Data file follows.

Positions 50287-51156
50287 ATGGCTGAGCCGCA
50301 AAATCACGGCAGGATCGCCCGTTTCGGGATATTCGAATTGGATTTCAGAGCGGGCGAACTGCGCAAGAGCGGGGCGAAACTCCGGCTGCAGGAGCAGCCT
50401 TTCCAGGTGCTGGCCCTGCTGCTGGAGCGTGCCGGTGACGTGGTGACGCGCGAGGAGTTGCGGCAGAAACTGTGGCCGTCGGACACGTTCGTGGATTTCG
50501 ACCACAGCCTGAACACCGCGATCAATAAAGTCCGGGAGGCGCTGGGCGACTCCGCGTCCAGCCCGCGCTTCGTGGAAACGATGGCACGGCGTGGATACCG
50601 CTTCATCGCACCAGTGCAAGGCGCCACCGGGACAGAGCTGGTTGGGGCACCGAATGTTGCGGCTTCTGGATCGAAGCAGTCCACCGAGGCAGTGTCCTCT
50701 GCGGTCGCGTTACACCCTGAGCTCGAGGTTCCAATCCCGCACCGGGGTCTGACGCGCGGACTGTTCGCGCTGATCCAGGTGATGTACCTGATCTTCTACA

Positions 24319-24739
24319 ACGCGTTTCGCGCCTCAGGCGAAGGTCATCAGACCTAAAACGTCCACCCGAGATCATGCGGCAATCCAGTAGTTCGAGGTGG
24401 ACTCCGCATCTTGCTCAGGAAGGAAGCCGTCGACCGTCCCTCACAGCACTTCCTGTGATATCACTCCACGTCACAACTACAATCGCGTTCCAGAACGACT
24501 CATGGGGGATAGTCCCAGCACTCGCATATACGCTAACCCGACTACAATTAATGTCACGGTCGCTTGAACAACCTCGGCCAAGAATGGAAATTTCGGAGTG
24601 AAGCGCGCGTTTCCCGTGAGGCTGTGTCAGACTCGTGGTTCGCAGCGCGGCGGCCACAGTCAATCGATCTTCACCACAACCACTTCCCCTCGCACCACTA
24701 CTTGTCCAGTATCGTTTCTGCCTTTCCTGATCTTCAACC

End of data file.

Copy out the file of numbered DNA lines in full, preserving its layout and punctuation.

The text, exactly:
Positions 50287-51156
50287 ATGGCTGAGCCGCA
50301 AAATCACGGCAGGATCGCCCGTTTCGGGATATTCGAATTGGATTTCAGAGCGGGCGAACTGCGCAAGAGCGGGGCGAAACTCCGGCTGCAGGAGCAGCCT
50401 TTCCAGGTGCTGGCCCTGCTGCTGGAGCGTGCCGGTGACGTGGTGACGCGCGAGGAGTTGCGGCAGAAACTGTGGCCGTCGGACACGTTCGTGGATTTCG
50501 ACCACAGCCTGAACACCGCGATCAATAAAGTCCGGGAGGCGCTGGGCGACTCCGCGTCCAGCCCGCGCTTCGTGGAAACGATGGCACGGCGTGGATACCG
50601 CTTCATCGCACCAGTGCAAGGCGCCACCGGGACAGAGCTGGTTGGGGCACCGAATGTTGCGGCTTCTGGATCGAAGCAGTCCACCGAGGCAGTGTCCTCT
50701 GCGGTCGCGTTACACCCTGAGCTCGAGGTTCCAATCCCGCACCGGGGTCTGACGCGCGGACTGTTCGCGCTGATCCAGGTGATGTACCTGATCTTCTACA

Positions 24319-24739
24319 ACGCGTTTCGCGCCTCAGGCGAAGGTCATCAGACCTAAAACGTCCACCCGAGATCATGCGGCAATCCAGTAGTTCGAGGTGG
24401 ACTCCGCATCTTGCTCAGGAAGGAAGCCGTCGACCGTCCCTCACAGCACTTCCTGTGATATCACTCCACGTCACAACTACAATCGCGTTCCAGAACGACT
24501 CATGGGGGATAGTCCCAGCACTCGCATATACGCTAACCCGACTACAATTAATGTCACGGTCGCTTGAACAACCTCGGCCAAGAATGGAAATTTCGGAGTG
24601 AAGCGCGCGTTTCCCGTGAGGCTGTGTCAGACTCGTGGTTCGCAGCGCGGCGGCCACAGTCAATCGATCTTCACCACAACCACTTCCCCTCGCACCACTA
24701 CTTGTCCAGTATCGTTTCTGCCTTTCCTGATCTTCAACC